- Brown— 1 teaspoon burnt umber
Color Chart to Simulate Stone
For each of the stone finishes described here, you will need to apply a base coat of the proper color paint. While you're at it, base coat a piece of cardboard to use as a test surface. For brown stone, base coat with the brown paint, for black or gray stone use the gray paint. Use the glaze colors in the order listed in the chart and apply each using a natural sea sponge and the process describe below.
Creating a Black Granite Finish
The steps to creating a black granite effect are described here, but the same techniques should also be used for the other stone finishes in the chart.
Start by submerging the sponge in water and wring out the excess. To avoid adding any extra water to the glaze, dry the sponge well on a clean, dry rag before dipping it into the glaze.
Pour some glaze into a paint tray or other shallow container and dip the sponge into the pool. Squeeze the excess glaze out of the sponge and then swirl it around on the paint tray to distribute glaze evenly.
Use the test board to practice your sponging technique before applying it to your project. With the sponge held as shown, dab at the board, touching the surface lightly and lifting it immediately in a light pouncing action. Avoid rocking or dragging the sponge while it is in contact with the surface.
Leave a semi-dense impression of the sponge texture on the surface while still allowing the base color to show through. If the glaze runs while applying, immediately wipe the surface with a clean, wet rag. Dry the sponge thoroughly and try again. When you have the technique right, move to the project.
Apply the First Glaze Color
To create a black granite finish, first base coat with the gray paint and let it dry completely. Next, apply the white glaze with the sponge so it mostly covers the gray base paint while still allowing some of it to show through. Work across the surface in a random pattern and dab repeatedly if necessary to get a consistent coat of white without any voids or thin spots.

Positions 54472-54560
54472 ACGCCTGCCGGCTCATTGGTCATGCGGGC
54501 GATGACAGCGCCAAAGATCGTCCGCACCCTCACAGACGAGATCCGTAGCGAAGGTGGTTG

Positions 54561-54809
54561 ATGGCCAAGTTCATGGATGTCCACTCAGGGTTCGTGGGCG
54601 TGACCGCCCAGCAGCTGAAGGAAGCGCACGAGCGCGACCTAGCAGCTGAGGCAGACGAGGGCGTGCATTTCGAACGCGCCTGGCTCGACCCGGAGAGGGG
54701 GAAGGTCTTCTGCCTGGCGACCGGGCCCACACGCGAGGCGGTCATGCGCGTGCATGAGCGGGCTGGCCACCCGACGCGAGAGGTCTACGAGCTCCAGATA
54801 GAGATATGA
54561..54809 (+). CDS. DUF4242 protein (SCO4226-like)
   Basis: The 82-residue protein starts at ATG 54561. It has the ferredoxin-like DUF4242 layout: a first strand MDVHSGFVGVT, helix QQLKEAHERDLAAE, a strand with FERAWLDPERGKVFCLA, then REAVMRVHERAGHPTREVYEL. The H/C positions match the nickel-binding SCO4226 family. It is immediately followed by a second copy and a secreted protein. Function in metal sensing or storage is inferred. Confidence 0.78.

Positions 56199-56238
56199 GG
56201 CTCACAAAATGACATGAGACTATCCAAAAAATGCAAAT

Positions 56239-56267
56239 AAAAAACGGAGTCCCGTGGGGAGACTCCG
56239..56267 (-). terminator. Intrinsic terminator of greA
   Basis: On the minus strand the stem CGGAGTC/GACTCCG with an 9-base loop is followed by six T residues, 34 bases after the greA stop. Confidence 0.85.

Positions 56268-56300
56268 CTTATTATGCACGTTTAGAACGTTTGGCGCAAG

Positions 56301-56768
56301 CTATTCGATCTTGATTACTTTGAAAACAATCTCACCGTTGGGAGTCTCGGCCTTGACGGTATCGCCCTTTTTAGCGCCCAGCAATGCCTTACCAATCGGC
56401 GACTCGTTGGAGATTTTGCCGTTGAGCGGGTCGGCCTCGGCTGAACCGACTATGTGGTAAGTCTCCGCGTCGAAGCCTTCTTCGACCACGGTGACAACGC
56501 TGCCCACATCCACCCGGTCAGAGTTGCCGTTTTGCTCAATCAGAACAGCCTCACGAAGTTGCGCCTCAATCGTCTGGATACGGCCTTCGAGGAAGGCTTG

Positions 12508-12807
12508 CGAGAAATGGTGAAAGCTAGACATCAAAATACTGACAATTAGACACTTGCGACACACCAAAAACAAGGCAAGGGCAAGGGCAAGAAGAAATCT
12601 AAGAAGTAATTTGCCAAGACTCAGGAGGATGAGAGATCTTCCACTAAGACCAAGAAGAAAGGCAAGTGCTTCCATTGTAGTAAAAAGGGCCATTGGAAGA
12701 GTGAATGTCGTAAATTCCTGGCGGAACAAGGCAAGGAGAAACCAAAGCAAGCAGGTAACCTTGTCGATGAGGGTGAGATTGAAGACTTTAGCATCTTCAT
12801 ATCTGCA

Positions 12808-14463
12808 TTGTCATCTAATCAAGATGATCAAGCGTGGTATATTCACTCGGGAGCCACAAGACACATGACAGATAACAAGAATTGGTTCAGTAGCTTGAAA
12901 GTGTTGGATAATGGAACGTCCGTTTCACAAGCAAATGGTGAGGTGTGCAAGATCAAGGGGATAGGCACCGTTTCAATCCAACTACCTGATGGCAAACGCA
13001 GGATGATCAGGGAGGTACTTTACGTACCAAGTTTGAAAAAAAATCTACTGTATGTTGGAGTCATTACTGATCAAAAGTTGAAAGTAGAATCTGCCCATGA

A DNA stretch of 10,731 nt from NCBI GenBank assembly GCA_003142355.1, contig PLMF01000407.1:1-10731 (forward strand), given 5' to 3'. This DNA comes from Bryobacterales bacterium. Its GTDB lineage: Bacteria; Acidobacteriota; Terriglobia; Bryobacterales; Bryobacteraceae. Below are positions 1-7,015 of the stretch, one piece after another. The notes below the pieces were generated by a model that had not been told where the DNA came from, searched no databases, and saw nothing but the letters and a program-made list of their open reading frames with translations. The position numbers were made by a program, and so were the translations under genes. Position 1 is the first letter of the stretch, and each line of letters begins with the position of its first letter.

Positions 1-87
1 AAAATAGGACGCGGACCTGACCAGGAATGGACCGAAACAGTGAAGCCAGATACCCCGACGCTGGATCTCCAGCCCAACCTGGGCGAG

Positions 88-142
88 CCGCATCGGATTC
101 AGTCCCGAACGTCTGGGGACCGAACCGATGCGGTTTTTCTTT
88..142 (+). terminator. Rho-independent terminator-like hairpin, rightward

Before it can dry, rinse out the sponge with plenty of water until all the white glaze is removed. Dry the sponge on a clean rag before proceeding with the next glaze color.
Let the white glaze dry on the project for about half an hour or so. You can also use a hairdryer on the cool setting to speed up drying if you're pressed for time. Be careful not to heat the surface too much with the dryer though.
Apply the Second Color
When the white is dry, apply the black glaze using the same method. This time though, use a lighter touch with the sponge to apply only a slight texture that allows the underlying colors of the base coat and white glaze to show through. Work across the surface in a random pattern but don't overlap where you've already touched.
Let the black glaze coat dry completely before proceeding with the final step. Be sure to promptly rinse all the black out of the sponge before it can dry and set it aside for future projects.
Speckle the Finish
To finish this effect use a toothbrush to spatter the finish with specks of white, gray, and black glaze. Pour about a tablespoon of each color into separate mixing containers and add a tablespoon of water to each; mix thoroughly. Dip the toothbrush into the glaze and wipe any excess from the handle to avoid dripping on the finish.
Hold the toothbrush as shown and run your thumb across the bristles several times to remove the excess glaze. Spatter the test board first until only tiny specks are produced, and then move to the project. Hold the toothbrush above the surface and let gravity assist in even distribution of the specks. Spatter the project with the darker colors and move to the lighter ones. Each color does not need to dry before applying the next. Allow the project to dry for several hours before applying a clear finish such as shellac or varnish.
Use the same methods to create the other stone colors from the chart. Apply the colors in the order called for and let each dry completely before going to the next. Apply each new glaze coat a little less densely than the one before, allowing more of the underlying colors to show through.